ABU DHABI // The General Authority of Islamic Affairs has urged parents whose children have been turned away from mosques to lodge a complaint.
Many parents, who did not want to be quoted, said they had been told to keep children away in case they disturbed worshippers, and imams have reminded mothers that they could pray at home.
But Dr Ahmed Al Mousa, the authority's media relations director, said entrance should not be denied to children over the age of 5.
"Islam does not discourage children from entering mosques, completely the contrary," Dr Al Mousa said. "If the authority heard of anyone who says this, they will immediately take action.
"Anyone who has experienced this must come and complain.
"We want children to get used to it. If they are too young, under the age of 5, then they can't because they would just want to play, and might not be able to go to the toilet by themselves and need their mother."
But those older than 5, he said, should go to mosque regularly.
"It is better to come to mosques to get used to them, to engage in society and be part of the social gathering so they do not later fear it," Dr Al Mousa said. "A person is social in nature."
Some parents have said that their children, under the age of 10 but older than 5, have been turned away.
Mosques have also admitted blocking their entrance after complaints from worshippers who wish to focus on the spirituality of Ramadan without infants crying in the background.
Dr Al Mousa said the authority required every mosque to be built with a female section, and women should refrain from bringing younger, ill-behaved children.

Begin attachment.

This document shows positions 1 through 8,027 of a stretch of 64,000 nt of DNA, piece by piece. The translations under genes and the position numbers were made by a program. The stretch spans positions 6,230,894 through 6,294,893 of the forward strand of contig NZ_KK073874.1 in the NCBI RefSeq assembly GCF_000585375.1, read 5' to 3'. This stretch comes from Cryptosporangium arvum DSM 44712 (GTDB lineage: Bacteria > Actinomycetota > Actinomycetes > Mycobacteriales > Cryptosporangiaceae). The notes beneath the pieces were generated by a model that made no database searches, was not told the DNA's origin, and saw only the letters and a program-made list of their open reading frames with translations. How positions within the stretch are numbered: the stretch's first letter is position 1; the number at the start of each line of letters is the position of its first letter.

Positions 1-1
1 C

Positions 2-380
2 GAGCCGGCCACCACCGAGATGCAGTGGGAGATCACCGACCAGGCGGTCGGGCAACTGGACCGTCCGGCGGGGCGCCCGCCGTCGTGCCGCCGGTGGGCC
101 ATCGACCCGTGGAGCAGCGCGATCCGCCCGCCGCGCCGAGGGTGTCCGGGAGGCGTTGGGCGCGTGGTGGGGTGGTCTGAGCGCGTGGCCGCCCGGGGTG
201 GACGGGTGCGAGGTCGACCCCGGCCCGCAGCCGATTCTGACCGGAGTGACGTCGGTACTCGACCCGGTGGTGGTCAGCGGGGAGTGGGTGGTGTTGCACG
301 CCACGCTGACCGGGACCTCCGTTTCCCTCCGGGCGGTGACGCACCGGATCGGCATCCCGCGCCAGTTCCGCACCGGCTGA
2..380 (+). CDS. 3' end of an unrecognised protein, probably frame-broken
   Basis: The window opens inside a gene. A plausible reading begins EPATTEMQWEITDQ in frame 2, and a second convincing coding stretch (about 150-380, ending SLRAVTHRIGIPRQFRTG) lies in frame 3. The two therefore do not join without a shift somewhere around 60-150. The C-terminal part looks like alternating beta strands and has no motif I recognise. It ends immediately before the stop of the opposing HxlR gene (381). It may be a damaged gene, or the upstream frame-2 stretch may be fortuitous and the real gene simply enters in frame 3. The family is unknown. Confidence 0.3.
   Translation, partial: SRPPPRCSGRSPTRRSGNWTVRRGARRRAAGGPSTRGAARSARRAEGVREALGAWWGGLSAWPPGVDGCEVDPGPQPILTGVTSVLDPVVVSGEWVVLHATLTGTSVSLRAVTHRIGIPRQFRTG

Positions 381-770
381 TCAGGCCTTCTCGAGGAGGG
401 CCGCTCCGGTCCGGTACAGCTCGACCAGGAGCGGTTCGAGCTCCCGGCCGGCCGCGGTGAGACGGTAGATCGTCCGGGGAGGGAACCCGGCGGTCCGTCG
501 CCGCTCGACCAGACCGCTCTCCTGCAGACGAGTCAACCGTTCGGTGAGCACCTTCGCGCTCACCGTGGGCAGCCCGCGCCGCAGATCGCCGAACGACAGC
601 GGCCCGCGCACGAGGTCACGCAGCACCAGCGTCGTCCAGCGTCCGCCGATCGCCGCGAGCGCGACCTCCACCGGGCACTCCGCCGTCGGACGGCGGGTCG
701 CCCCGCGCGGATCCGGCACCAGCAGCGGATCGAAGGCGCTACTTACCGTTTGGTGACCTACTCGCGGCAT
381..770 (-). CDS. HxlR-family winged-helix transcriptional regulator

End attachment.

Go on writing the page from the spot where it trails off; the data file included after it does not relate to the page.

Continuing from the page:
"Other than that, they are free and encouraged to bring their children," he said.
With Sunday marking the start of the last 10 days of Ramadan, mosques are expected to be full at taraweeh prayers after isha, and qiyam al layl, the later prayers. It is expected many worshippers will have to pray on the streets.
Large mosques have been able to set aside extra space for parents to stay with their children, but smaller mosques do not have that option.
This means the children leave their parents and go looking for fun.
"Their favourite game is to run between the people who are praying," said Umm Mubarak, from Al Ain.
The mother of three said she had not prayed at a mosque for years, fearing her children would disturb worshippers.
She said leaving the children with the maid more than an hour every night of Ramadan was also out of the question.
But others insist on bringing their children with them.
Umm Mubarak said that this too often leads to children losing their parents and spending hours trying to find them again.
This, in turn, led to worshippers' shoes being moved and quarrels among women who disagree with the childrens' behaviour.
"They look for the parents while they are praying," Umm Mubarak said. "And the ladies are wearing abayas, so they hold one thinking she is their mother, then they look at her face and start crying when they realise it's someone else."